Santa or No Santa? The difference between reality and fantasy

In my line of work, fantasy and imaginative play forms a vital part in the child‰Ûªs social and emotional development, helping the child to resolve issues. When a child is in a state of anxiety, fear or sadness they will create a fantasy in order to get through it.

Christmas holidays are a very exciting time for a child. The opening of presents; going on holiday; family traditions and of course seeing Santa Claus.

Try to keep the imagination flowing, especially between the ages 3 and 6. Imagination will bring on the creativity of the child which can benefit the child academically as well. This in turn allows the child to ‰ÛÏexperience‰Û or visualise different alternatives to a problem situation. For example, by experiencing or trying out different methods to get to a result to a maths problem or resolving a social conflict. Broadening the child‰Ûªs creative side or make-belief allows them to experience more results or successes in their life.

Let them make-believe in Santa Claus.

For children aged between 7 and 9 years of age, their cognitive processes become more abstract and realistic. This is when scepticism creeps in and they start to realise that Santa Claus isn‰Ûªt real. However, children of this age still remain engaged in the fantasy world and imagination by using dancing, acting or playing out different scenarios.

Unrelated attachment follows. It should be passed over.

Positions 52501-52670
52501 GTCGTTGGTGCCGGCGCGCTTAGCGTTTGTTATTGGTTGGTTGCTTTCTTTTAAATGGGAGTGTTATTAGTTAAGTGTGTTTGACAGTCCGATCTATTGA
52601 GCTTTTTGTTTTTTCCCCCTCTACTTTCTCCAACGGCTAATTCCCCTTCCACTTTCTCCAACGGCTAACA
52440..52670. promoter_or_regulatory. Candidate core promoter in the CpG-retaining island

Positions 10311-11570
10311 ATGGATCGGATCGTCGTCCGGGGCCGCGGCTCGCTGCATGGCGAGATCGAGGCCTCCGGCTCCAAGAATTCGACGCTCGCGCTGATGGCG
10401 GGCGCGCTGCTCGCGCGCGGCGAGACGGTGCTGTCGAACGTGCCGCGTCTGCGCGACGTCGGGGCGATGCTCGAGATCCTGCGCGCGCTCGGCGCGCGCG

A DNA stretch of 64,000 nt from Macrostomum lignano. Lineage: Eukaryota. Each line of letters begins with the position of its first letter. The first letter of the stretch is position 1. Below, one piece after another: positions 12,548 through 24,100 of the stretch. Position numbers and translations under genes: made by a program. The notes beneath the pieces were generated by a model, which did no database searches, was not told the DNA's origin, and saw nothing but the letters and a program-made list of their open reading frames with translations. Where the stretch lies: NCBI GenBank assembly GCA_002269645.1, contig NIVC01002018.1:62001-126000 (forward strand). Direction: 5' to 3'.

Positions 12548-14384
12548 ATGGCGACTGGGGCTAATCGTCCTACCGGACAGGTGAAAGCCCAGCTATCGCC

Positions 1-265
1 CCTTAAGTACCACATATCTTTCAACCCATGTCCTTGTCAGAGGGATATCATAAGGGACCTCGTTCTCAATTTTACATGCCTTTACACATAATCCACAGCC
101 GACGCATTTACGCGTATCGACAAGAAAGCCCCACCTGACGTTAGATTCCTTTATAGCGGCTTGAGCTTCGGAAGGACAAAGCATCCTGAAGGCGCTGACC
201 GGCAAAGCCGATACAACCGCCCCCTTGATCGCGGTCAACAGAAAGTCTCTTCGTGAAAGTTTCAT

When the child heads towards their teenage years fantasy and imagination plays a lesser role in their lives. Their creative abilities are still expressed through art, poems, songs or acting. It is still important to remember that a teenager does need a bit of an escape into the fantasy world from their stressful day, i.e.: reading a book, watching a movie, writing a diary or a poem, listening to music.

A common question asked: When do I tell my child that Santa Claus isn‰Ûªt real?

Well, although the above was promoting the fantasy and imagination, we as parents also need to help the child to be able to distinguish between reality and fantasy. So there comes a time where ‰ÛÏpretending‰Û is ok as long as the child still understands that what is done in the pretend world may not necessarily be able to be done in the real world.

When faced with the question, try and get a sense of whether the child wants reassurance or the truth; obviously looking at the age of the child. Ultimately, what you tell your child depends on your belief system, traditions and values.

It is not all that bad for us adults to take in mind that we too need to ‰ÛÏescape‰Û from the real world to help us manage our stressful lives.

Happy Holidays! Meet up again in the New Year.

Tip: Parents try and encourage the idea that these holidays are a time for giving and we can all get involved by learning to give to others who have less.

That it‰Ûªs not only Santa who gives, but us too!